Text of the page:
There is a certificate programme in economic and development policy taught in the Graduate School of Public and Development Management, and some of the courses in the certificate programme will be taught by the CSID. There is a new honours degree in development policy and theory starting this year and a new master’s degree in development policy and theory starting next year. The programme includes workshops from 2012 for ongoing training for alumni of the programme and a regular seminar series called Economic Policy Dialogues, which will have internationally acclaimed development economists speaking on the latest developments in the field.

All government departments have difficulties getting enough of the correct staff. One of the problems identified by the DTI is that most South African universities do not have the required economics training required by people who will work on economic and industrial policy research and implementation. Fine made the point at the launch earlier this month that this shortcoming is not confined to South Africa but that there is a problem in the way economics is taught in most universities around the world. Mainstream economics courses usually follow neoclassical economic theory fairly closely and are suspicious of State involvement in the economy. They believe that markets left to themselves will correct any perceived market failures. Neoclassical eco- nomists that do see a role for the State say the State should play a small role aimed at improving the workings of the market.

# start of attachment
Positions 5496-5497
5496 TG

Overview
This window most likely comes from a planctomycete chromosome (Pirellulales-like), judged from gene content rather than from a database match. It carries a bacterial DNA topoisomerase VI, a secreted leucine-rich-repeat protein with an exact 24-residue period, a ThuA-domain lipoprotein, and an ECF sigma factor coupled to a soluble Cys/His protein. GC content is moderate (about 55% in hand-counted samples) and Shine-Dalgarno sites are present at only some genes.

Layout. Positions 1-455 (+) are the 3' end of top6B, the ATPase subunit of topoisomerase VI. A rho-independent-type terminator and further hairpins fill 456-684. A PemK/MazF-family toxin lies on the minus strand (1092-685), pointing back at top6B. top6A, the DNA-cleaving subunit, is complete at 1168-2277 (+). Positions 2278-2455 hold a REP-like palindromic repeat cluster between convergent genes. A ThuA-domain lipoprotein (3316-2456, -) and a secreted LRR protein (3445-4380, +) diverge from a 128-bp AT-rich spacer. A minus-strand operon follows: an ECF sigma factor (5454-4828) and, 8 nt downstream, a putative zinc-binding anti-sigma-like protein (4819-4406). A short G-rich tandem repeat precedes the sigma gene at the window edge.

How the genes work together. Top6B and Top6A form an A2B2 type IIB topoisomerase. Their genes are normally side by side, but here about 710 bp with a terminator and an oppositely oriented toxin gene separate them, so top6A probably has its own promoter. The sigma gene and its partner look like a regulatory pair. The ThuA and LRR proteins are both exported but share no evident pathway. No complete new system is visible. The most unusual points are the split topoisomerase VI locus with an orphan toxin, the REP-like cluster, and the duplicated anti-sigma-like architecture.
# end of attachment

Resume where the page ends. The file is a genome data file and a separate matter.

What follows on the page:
Nonmainstream economists assign a more important role for the State in the economy. South Africa has to draw on academic learning and country experiences where the State has played a significant and successful role in transforming economies. We can learn from countries such as Germany, Japan, South Korea and others how the State actively worked with the private sector to build a successful industrial base and international competitiveness.

These countries did not have the State trying to improve the operation of markets, but had States that actively transform the industrial structure and how markets operate. To deal with our economic devel- opment challenges, including our huge unemployment problems, the South African State will have to work to drive South Africa onto a new economic growth path through the transformation of our industrial landscape. For government departments such as the DTI to be actively involved in devel- oping economic policies to drive this transformation, they require well-trained economists that not only understand that the State should play a big role in the economy, but can also develop and implement those policies.

Edited by: Martin Zhuwakinyu
© Reuse this Comment Guidelines